Prebiotics & Gut Health {+ Kimchi Recipe}

What Are Prebiotics?

Prebiotics have been gaining a lot of attention lately due to their impact on the health and diversity of the gut microbiome. Researchers and nutritionists in the mid-1990’s discovered prebiotics as they observed that certain soluble fibers such as inulin, oligofructose and fructo-oligosaccharides caused remarkable changes in the bacterial composition of the colon. Today, the International Scientific Association of Probiotics and Prebiotics (ISAPP) defines “dietary prebiotics” as “a selectively fermented ingredient that results in specific changes in the composition and/or activity of the gastrointestinal microbiota, thus conferring benefit(s) upon host health." (1) In other (less scientific) words, prebiotics are fermentable dietary fibers that serve as nutrition for resident gut bacteria resulting in improved digestive, cardiovascular, cognitive, neurological and immune system health.

Health Benefits of Prebiotics

Prebiotics play an important role in human health. They naturally exist in breastmilk (to seed the gut of a newborn baby with healthy microbes) as well as in various plant foods (fructo and galacto-oligosaccharides). The best food sources of prebiotics are asparagus, leeks, garlic, onion, okra, artichokes, barley, rye, peas, beans, and seaweed.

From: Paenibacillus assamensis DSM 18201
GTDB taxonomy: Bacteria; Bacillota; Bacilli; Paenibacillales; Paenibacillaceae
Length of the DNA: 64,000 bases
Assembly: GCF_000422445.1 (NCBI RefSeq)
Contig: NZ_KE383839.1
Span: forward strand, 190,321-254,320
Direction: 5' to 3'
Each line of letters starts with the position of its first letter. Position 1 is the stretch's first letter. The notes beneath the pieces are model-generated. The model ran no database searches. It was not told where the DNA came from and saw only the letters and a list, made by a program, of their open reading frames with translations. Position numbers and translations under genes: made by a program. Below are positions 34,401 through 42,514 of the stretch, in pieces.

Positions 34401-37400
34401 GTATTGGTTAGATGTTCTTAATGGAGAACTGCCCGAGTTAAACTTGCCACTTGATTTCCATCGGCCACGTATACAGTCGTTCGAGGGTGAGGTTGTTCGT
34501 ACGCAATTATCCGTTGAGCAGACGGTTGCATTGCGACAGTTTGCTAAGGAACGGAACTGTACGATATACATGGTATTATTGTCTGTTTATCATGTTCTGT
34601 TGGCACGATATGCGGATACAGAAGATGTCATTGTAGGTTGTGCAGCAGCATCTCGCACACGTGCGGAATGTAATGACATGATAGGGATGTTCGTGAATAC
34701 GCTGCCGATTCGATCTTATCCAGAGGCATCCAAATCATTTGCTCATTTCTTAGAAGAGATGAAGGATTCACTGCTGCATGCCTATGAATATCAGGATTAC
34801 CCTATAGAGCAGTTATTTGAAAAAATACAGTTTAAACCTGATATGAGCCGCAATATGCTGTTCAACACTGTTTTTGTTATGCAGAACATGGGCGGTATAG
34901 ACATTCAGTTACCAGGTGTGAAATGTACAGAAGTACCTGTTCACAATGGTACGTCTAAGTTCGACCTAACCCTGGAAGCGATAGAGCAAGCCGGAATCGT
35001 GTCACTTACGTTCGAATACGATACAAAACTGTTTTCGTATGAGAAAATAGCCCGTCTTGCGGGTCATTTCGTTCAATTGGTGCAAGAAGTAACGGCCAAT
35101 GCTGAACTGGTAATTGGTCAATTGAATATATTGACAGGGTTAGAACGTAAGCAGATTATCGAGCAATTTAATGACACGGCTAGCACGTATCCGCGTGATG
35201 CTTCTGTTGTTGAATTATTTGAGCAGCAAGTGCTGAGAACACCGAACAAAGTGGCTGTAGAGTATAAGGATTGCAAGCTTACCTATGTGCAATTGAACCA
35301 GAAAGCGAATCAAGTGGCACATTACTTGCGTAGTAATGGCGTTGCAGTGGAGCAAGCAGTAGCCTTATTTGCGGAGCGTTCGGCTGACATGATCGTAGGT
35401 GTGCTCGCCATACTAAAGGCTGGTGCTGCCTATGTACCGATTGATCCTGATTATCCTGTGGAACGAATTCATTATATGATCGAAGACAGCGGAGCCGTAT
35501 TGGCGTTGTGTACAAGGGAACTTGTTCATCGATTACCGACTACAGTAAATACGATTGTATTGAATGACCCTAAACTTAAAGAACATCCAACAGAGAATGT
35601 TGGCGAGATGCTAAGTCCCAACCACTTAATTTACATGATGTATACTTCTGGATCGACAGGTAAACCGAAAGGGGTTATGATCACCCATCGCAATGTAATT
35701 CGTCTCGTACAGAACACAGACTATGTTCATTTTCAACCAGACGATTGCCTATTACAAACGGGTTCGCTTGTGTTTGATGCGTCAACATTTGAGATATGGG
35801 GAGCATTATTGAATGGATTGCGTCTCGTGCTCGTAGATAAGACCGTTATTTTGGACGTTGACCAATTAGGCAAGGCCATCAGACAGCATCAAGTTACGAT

As intestinal bacteria munch on prebiotic fibers, which human digestion is unable to fully break down, they release short-chain fatty acids (SCFAs). SCFAs include lactate, acetate, butyrate, and propionate which increase the acidity of the colon (lower the colonic Ph), improve intestinal absorption, and modulate the innate immune system to better defend the host against pathogenic organisms.

Short-chain fatty acids are also beneficial for improving the integrity of the gut lining. Butyrate in particular serves as a substrate (food) for colonocytes (cells lining the large intestine) and is involved in the development of the intestinal epithelium: a one-cell thick protection layer separating the intestinal lumen from the rest of your body preventing foreign substances like microbes, undigested food particles, and toxic molecules from entering the circulation. (2)